In the ongoing Netflix-worthy primetime series that is world politics, the CIA is the overarching Big Bad. Over the years, the Agency has got up to so much spooky stuff that it’s tempting to see them as akin to X-files’ Cancer Man, pulling all the strings from behind the scenes. Doubtless, you’ve heard about the CIA’s repeated plots to assassinate Fidel Castro, and you’ve probably even heard about their sideline in stuffing people full of LSD to try and control their minds. But none of this has anything on the 7 separate times the CIA overthrew a foreign government.
Yep, throughout the 20th Century, the Agency spent a whole lotta American money on removing world leaders from power, then whistling nonchalantly and looking the other way when people started asking if they were involved. Some of these coups were only given minor support by the CIA. Others were instigated by them. Here are the 7 times we know for absolute certain that American spooks toppled a government… and what happened next.
In 1951, Mohammad Mosaddeq was swept into power in Iran on a promise to nationalize just about everything he could get his hands on. This played well with regular Iranians, who were kinda fed up with the British owning all their most valuable companies, so Mosaddeq’s popularity only rose as he turned oil production over to the state. But the British government was less than thrilled. So much so that London decided to ask its BFF America for help dealing with Mosaddeq. In 1953, Eisenhower sent in the CIA.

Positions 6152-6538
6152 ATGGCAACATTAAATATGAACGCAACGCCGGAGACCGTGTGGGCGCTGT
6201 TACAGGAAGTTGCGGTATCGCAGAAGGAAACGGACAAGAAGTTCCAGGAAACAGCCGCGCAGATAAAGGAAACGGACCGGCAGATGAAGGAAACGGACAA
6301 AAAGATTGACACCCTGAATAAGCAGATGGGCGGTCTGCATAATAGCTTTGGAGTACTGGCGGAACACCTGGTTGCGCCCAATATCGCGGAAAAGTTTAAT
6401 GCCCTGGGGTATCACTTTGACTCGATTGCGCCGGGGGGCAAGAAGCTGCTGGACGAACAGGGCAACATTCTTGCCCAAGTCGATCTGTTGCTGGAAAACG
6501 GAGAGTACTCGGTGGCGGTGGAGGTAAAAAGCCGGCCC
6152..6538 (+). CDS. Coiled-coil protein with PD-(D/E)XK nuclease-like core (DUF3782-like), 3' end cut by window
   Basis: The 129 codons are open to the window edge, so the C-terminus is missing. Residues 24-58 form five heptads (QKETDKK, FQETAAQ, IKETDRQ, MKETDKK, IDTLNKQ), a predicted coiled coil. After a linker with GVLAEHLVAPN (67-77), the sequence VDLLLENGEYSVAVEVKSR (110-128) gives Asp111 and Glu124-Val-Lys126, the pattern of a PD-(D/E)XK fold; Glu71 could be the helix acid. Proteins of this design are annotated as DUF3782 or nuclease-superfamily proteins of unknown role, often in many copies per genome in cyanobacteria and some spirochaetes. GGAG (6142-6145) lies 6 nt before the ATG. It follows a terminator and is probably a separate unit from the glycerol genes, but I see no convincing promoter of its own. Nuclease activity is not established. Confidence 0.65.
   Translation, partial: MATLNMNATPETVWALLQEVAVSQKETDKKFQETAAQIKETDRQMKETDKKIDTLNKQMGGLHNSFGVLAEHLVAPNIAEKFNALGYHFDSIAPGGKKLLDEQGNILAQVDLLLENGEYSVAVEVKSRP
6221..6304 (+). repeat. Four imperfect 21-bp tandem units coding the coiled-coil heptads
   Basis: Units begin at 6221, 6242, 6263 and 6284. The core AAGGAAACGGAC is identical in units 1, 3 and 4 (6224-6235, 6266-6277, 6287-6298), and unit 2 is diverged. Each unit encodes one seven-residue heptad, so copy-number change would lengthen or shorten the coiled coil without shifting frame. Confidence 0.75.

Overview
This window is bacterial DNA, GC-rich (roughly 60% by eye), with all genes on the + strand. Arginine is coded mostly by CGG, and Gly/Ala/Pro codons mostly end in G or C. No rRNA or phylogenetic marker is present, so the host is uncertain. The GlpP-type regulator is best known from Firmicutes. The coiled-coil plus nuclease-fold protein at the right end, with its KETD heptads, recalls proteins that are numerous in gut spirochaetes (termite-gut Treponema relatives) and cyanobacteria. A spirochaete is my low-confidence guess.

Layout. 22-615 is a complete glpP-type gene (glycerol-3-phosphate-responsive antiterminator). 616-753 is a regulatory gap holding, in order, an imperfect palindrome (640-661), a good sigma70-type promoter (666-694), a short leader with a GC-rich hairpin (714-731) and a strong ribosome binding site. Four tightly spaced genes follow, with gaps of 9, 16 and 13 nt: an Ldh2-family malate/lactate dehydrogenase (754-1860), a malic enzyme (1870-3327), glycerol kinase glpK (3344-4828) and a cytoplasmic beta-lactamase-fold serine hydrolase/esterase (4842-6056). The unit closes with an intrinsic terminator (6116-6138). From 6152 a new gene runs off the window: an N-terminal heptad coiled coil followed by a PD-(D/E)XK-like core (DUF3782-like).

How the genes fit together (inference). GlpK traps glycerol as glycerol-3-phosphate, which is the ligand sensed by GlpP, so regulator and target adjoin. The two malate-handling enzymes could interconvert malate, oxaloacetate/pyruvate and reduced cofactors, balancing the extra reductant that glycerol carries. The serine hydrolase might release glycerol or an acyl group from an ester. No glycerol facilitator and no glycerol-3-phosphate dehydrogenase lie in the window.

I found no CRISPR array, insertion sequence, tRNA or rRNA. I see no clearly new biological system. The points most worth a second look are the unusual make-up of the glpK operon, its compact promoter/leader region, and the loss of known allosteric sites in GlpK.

The Iran coup wound up becoming the gold standard of CIA meddling. Working with Britain’s MI6, Agents organized the plotters, provided funds for the overthrow, bribed politicians, directed elements of the Iranian military, and churned out pro-coup propaganda by the bucketload. Mosaddeq was toppled and the Shah of Iran was installed in his place. Hooray, a US victory!
Well, not quite. Unfortunately, the Shah was such a repressive dictator that the population turned against his secular regime and supported the 1979 Islamic revolution against him. That’s the revolution that led to the hostage crisis, and now the ongoing nuclear standoff. Oops.
Of all the continents, it would become Latin America where the CIA had the most fun with their coups, and it all started with Guatemala. Around the time Mosaddeq was being elected to lead Iran, Jacobo Arbenz was being elected to lead the small Central American nation. Like Mosaddeq, Arbenz had a leftist tilt. Like Mosaddeq, he attempted to nationalize an asset then held by a Western company – in this case, land held by the United Fruit Company. And, just like Mosaddeq, the CIA decided the cleverest thing to do would be help a paramilitary force overthrow him.
You can read the full story on the CIA’s own official government website, but it goes something like this. US ambassador to Guatemala John Peurifoy took control of operations, and helped Guatemalan military leaders to create the impression that a paramilitary force was about to overrun the capital. Arbenz snapped and bolted, the government fell, and a new dictatorship that was friendly to America was installed.